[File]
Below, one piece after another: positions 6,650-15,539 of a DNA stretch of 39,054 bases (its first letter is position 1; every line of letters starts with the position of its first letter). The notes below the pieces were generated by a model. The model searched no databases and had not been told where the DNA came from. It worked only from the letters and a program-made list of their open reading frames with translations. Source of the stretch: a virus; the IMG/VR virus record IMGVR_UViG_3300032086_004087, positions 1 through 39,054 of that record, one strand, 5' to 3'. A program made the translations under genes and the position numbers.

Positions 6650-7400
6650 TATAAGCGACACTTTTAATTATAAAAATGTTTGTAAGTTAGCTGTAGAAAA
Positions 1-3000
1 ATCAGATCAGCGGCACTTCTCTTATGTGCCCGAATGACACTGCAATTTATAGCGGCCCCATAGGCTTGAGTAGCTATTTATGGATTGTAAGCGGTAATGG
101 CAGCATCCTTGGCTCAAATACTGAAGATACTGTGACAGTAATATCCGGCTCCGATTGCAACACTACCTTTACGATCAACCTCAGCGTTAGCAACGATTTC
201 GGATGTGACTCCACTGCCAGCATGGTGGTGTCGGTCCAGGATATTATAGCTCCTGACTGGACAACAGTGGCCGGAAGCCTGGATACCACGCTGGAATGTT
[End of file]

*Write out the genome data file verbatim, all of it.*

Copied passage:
Below, one piece after another: positions 6,650-15,539 of a DNA stretch of 39,054 bases (its first letter is position 1; every line of letters starts with the position of its first letter). The notes below the pieces were generated by a model. The model searched no databases and had not been told where the DNA came from. It worked only from the letters and a program-made list of their open reading frames with translations. Source of the stretch: a virus; the IMG/VR virus record IMGVR_UViG_3300032086_004087, positions 1 through 39,054 of that record, one strand, 5' to 3'. A program made the translations under genes and the position numbers.

Positions 6650-7400
6650 TATAAGCGACACTTTTAATTATAAAAATGTTTGTAAGTTAGCTGTAGAAAA
Positions 1-3000
1 ATCAGATCAGCGGCACTTCTCTTATGTGCCCGAATGACACTGCAATTTATAGCGGCCCCATAGGCTTGAGTAGCTATTTATGGATTGTAAGCGGTAATGG
101 CAGCATCCTTGGCTCAAATACTGAAGATACTGTGACAGTAATATCCGGCTCCGATTGCAACACTACCTTTACGATCAACCTCAGCGTTAGCAACGATTTC
201 GGATGTGACTCCACTGCCAGCATGGTGGTGTCGGTCCAGGATATTATAGCTCCTGACTGGACAACAGTGGCCGGAAGCCTGGATACCACGCTGGAATGTT